Daily Cuppa: Assange's oration and German file-sharers' rights

Daily Cuppa: Assange's oration and German file-sharers' rights

Summary: New malware, WikiLeaks pleas and file-sharing rulings all happened over the weekend. Find out more in today's Daily Cuppa.

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Welcome to the new week. Sit back and let us talk to you about what happened over the weekend.

WikiLeaks' Julian Assange gave a speech from the Ecuadorian embassy in London, asking the US to stop its WikiLeaks witch-hunt. He has to be careful, however, as one of the conditions of his newly won asylum with Ecuador is that he refrain from political statements.

A German court, meanwhile, has ruled that file-sharers have no right to remain anonymous, whether or not they are serious offenders or not.

Symantec and other security research firms are looking at a piece of malware called Shamoon, which has the ability to steal information and overwrite the master boot record of a computer. Symantec said that it thought the malware was being used to target specific companies.

Microsoft is again publishing apps on the Windows Phone Marketplace. It had halted publishing early last week due to a glitch with digital certificates that stopped some apps from installing on phones.

It has also reorganised its Server and Tools unit.

Despite its earlier decision to discontinue work on its TouchPad, Hewlett-Packard (HP) has decided to plunge into the consumer tablet market again, according to reports. The question is whether it can do better this time.

Speaking of tablets, Lenovo thinks that ARM-based Windows 8 tablets are going to be a lot cheaper than their Intel counterparts. Only time will tell.

Nokia and Zynga have become cosy with a partnership to bring the latter's games to Nokia's phones.

Intel, HP, Motorola Solutions and Apple have all established policies that focus on removing so-called conflict minerals, sourced from "conflict" zones in the Congo.

A lifetime subscription amounts to six years, according to Joyent, a definition that has users hopping mad.

Apple and Samsung's trial in the US is drawing to a close, with our colleagues at CNET recounting the exhausting stream of witnesses that were rushed in and out of the court to testify for the case. The companies couldn't agree on a reduction in the number of claims they've brought against each other, so it's likely the decision on the entirety of the case will come down to the jury.

Facebook is building a mini-datacentre dedicated to backup, but has had a judge reject its settlement of a class action around its sponsored stories feature, which publicises users' "Likes" of products and services to their Facebook friends and doesn't allow users to opt out. The deal would have given users more control and seen Facebook pay US$10 million each to attorneys and non-profit groups, such as the Electronic Frontier Foundation. The judge's worry was that Facebook believed the new user control over the sponsored stories feature would cost it US$125 million, much more than $20 million, so the settlement gave up too much.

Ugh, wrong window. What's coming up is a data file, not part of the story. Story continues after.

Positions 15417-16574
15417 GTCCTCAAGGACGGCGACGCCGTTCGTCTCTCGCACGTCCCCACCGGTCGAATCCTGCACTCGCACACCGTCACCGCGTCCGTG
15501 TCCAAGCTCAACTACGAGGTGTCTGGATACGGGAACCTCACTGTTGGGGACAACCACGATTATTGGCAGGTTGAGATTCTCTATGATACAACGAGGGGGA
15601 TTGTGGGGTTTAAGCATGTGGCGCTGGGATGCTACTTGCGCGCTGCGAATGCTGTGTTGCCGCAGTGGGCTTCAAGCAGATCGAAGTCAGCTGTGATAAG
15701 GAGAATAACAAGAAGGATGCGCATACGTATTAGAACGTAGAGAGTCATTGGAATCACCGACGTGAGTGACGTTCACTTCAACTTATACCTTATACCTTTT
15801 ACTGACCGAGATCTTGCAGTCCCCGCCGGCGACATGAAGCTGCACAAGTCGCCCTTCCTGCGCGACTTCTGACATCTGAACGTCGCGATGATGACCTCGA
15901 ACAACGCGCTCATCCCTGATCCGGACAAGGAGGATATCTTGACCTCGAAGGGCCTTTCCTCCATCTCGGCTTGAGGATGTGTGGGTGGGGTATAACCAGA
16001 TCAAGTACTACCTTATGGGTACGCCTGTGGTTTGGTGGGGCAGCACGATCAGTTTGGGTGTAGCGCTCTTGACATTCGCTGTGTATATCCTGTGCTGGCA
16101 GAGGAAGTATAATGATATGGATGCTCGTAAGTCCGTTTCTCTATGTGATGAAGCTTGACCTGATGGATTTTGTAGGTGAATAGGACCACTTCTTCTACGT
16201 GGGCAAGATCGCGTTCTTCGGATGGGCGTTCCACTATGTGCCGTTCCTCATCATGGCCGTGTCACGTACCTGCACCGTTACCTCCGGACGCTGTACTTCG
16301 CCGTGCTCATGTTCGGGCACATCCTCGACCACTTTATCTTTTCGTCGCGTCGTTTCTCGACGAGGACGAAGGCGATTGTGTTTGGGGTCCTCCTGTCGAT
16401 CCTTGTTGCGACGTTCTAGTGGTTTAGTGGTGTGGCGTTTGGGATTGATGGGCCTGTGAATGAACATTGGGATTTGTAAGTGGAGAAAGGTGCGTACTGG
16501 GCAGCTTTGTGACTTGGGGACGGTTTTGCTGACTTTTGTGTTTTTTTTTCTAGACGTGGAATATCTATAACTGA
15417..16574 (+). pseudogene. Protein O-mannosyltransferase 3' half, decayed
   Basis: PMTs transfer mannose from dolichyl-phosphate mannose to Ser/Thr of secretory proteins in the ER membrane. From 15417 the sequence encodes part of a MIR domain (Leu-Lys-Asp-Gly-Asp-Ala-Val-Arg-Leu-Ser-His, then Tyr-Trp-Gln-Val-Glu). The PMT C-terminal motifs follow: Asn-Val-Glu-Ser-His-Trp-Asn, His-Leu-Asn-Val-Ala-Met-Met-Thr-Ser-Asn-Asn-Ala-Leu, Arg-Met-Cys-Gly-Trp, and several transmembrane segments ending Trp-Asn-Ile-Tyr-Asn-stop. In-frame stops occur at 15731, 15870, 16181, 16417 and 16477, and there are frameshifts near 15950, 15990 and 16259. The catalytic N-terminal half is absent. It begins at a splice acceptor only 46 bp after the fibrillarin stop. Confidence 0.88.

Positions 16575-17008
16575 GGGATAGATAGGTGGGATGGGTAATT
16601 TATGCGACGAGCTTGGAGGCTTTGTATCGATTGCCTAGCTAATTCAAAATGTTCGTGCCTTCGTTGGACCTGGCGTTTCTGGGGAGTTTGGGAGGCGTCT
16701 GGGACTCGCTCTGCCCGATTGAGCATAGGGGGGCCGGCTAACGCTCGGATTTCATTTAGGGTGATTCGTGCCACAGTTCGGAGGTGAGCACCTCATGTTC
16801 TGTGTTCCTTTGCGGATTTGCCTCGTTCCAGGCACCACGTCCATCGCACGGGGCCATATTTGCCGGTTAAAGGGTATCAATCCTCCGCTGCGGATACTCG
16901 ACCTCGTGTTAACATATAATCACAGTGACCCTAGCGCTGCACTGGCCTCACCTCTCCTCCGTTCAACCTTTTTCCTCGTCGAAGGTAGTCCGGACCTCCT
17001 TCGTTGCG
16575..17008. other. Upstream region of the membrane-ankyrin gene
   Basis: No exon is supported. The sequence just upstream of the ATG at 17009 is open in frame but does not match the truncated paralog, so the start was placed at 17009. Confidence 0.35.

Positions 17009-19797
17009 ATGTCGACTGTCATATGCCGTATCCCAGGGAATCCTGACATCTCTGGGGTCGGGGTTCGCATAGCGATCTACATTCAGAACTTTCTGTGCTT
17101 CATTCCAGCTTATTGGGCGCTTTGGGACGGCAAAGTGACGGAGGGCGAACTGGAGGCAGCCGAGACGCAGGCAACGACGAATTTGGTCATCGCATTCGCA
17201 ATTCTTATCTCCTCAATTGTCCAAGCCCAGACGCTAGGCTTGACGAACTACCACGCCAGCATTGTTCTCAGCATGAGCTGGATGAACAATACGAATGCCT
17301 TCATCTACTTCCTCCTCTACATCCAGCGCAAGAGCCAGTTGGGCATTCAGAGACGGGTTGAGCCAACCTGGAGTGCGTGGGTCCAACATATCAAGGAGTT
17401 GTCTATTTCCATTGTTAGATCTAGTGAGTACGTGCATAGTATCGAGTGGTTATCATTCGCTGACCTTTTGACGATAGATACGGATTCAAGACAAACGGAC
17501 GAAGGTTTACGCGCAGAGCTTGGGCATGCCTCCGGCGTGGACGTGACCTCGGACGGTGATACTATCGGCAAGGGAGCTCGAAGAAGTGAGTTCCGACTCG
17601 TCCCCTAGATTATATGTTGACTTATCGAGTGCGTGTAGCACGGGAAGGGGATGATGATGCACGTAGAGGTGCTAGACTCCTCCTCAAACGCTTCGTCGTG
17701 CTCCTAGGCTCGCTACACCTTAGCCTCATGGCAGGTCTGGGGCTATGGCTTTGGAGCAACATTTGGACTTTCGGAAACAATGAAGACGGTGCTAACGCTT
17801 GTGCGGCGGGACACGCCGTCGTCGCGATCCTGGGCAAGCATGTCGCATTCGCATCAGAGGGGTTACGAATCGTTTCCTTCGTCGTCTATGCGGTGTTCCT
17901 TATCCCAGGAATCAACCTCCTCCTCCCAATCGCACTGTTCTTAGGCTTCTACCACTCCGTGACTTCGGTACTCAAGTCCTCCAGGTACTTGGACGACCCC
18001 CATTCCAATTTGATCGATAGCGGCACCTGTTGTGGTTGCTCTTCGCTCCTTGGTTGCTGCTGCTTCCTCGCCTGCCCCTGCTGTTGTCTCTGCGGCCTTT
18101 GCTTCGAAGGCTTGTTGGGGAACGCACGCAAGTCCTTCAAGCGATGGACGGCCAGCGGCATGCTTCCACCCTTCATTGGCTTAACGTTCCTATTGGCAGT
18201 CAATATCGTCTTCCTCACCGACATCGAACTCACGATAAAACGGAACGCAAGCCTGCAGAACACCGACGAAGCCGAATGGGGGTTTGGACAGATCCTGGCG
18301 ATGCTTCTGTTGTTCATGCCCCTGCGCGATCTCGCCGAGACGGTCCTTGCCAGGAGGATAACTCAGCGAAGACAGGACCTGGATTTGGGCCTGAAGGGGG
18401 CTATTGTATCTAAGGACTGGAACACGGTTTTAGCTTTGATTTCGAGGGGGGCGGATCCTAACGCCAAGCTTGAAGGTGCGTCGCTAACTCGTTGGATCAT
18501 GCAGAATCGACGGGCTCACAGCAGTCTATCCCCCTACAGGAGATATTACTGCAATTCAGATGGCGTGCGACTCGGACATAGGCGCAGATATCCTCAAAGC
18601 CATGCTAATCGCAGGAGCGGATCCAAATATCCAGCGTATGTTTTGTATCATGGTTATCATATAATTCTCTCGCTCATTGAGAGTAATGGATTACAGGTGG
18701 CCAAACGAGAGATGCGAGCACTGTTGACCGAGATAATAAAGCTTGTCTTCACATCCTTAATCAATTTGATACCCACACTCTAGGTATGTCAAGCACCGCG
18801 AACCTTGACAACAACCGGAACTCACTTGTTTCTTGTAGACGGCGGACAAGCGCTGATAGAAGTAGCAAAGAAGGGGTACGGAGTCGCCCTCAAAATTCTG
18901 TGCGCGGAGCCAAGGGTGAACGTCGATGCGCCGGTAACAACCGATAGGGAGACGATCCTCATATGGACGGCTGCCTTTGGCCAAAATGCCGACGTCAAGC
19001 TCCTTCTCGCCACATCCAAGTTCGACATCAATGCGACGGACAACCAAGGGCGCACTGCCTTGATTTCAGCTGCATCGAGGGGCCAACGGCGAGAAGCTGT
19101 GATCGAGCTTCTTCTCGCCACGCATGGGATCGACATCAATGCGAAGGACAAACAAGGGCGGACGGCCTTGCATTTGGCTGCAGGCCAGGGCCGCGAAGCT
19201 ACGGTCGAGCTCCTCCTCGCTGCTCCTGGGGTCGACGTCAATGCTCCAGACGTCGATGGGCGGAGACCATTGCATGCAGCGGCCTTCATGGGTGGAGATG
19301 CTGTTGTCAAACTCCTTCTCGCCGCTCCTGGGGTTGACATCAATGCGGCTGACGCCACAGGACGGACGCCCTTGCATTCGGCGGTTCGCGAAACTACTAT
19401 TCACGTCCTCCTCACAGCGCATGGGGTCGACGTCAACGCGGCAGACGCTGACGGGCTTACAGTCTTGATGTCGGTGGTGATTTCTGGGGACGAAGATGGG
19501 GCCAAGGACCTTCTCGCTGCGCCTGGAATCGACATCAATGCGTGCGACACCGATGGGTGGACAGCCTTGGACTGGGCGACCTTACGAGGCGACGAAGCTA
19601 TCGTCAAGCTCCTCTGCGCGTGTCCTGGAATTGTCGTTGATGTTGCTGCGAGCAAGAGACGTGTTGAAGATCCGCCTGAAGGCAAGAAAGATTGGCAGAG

Topics: Piracy, Government, Government AU, Hardware, Microsoft, Nokia, Tablets

Suzanne Tindal

About Suzanne Tindal

Suzanne Tindal cut her teeth at ZDNet.com.au as the site's telecommunications reporter, a role that saw her break some of the biggest stories associated with the National Broadband Network process. She then turned her attention to all matters in government and corporate ICT circles. Now she's taking on the whole gamut as news editor for the site.

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2 comments
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  • Civil Disobedience

    It's funny how people forget that civil disobedience doesn't preclude punishment; in fact, in the Gandhi/Thoreau model, it is necessary to go to jail and be the prisoner of conscience in the jail of a coercive government.

    Besides, as I recall, the United Kingdom was about to extradite Assange to Sweden to face sexual assault charges. I think he's still in trouble, even were the US to give him a pass on the, um, disclosure voodoo he practiced? Which brings me to my next point.

    Now we suspect that English isn't his first language, so perhaps this is a minor point, but a witch-hunt is a zealous search for people who behave differently so as to try them (and find them guilty and burn them) and assuage an angry god currently punishing a community. The metaphor is a tad stretched for his situation. Assange released embarrassing documents and the powerful don't like to be embarrassed. He did it - it's no frame or implication by out of the norm behavior or by being a non-submissive female - and except for some metaphorical "God of National Security" there is no supernatural entity to be appeased by his sacrifice. No, it's just a garden variety instance of attempting to [profane four-letter word]-up the guy who put "Soothe Foreign Dignitaries But Don't Give Them Too Much on Treaties, Aid, Etc." on the State Department's full To-Do List."
    DannyO_0x98
    • Danny

      What makes you think his first language isn't English?
      A Grain of Salt